‘The essence of mathematics is its freedom’, so the founder of the formalist school of maths, Georg Cantor, put it. Formalism works from the assumption that maths ‘is’ its language – anything that can be formulated in mathematical language without contradicting the rules of the system exists: for example, it is sufficient that imaginary numbers can be formulated in the system of complex numbers – there is no need for a relation to nature or intuitive grasp of these numbers to ensure their validity. In this sense, the freedom of maths relies on its definition as pure form. As early twentieth-century literature also increasingly focused on formal features, various writers turned to maths as the perfect example for the possibilities of formal innovation.
Where the formalist school sees maths as a freely developing language, the Dutch mathematician E.L.J. Brouwer aimed to liberate maths from language, which he saw as an instrument of conflict that creates misunderstandings and was partly responsible for the First World War. In his view, maths originates outside of language, as a thought-construct in human intuition. Literature in the early twentieth century also explores realms outside reason – such as madness, trance, and dream – and writers also draw on maths to explore and legitimate the role of intuition in life and literature.
Modern mathematics, seen as a realm apart from reality and freely developing new possibilities by formal description, shares some characteristics with literary fiction. Writers such as Pynchon, Broch, and Musil explore this idea and compare formal mathematical creations with the possibilities of literature where description can build fictional worlds. Also examining the notion that maths makes use of ‘fictions’, for example in the suggestively named concept of imaginary numbers, these writers draw on maths to develop new ideas of literary fiction and its relations to reason and reality.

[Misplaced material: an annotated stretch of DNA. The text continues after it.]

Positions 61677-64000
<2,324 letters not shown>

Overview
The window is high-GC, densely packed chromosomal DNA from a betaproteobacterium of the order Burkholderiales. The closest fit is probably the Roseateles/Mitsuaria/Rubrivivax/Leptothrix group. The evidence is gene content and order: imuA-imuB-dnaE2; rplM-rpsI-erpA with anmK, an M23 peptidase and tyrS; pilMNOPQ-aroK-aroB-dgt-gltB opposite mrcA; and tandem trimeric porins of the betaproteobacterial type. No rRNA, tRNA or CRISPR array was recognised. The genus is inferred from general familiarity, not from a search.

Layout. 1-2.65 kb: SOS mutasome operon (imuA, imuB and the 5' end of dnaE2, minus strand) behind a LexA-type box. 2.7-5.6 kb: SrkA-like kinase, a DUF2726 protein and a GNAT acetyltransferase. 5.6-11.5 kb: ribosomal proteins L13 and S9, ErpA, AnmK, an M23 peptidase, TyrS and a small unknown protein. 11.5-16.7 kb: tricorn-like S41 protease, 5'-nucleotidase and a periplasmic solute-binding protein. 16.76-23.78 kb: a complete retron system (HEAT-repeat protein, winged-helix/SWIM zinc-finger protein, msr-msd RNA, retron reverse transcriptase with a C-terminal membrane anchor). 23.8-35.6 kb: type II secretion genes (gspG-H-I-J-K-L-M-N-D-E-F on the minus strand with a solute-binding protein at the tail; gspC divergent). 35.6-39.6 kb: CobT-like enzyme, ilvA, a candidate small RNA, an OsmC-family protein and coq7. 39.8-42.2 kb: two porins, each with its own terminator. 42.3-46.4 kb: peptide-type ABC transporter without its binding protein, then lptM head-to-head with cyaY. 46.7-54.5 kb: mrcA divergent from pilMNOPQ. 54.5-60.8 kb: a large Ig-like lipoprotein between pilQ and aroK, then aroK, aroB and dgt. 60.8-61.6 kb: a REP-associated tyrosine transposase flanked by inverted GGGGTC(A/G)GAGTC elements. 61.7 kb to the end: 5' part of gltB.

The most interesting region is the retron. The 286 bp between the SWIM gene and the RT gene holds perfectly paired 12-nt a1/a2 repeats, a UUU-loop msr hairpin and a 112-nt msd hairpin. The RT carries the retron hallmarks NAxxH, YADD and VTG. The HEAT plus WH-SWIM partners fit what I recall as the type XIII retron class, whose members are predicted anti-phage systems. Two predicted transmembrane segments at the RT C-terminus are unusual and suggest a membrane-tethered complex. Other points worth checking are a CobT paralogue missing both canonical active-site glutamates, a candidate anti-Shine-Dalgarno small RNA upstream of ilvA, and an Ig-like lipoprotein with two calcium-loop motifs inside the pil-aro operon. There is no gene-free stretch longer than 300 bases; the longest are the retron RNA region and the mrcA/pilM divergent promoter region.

When, as introduced above, modern mathematics questions its relation to the world, becomes self-referential, experiences a sense of crisis and a focus on form, it exhibits characteristics commonly associated with modernist literature and art. Historians of maths have therefore introduced the notion of a ‘mathematical modernism’. Examining literary texts such as those by Pynchon, Broch, and Musil can advance this idea: by interrelating mathematical and literary developments, they point to characteristics shared between these fields and thus support the idea that maths does not only become modern but modernist, that is, that apart from undergoing a process of modernisation, maths is part of modernist culture.
Last and foremost: when working on literature and mathematics, we can count on being fascinated – by the history of maths, how literary works engage with it, and, most of all, by the way questions and concerns appear in both fields and mirror and enhance each other.
Nina Engelhardt is a lecturer in English and American Literature at the University of Cologne. She received her PhD from the University of Edinburgh and has since held research and teaching positions at the University of Edinburgh, the Institute for Advanced Studies in the Humanities, Edinburgh, and the Research Group ‘Transformations’ at the University of Cologne. Her book Modernism, Fiction and Mathematics published in June 2018.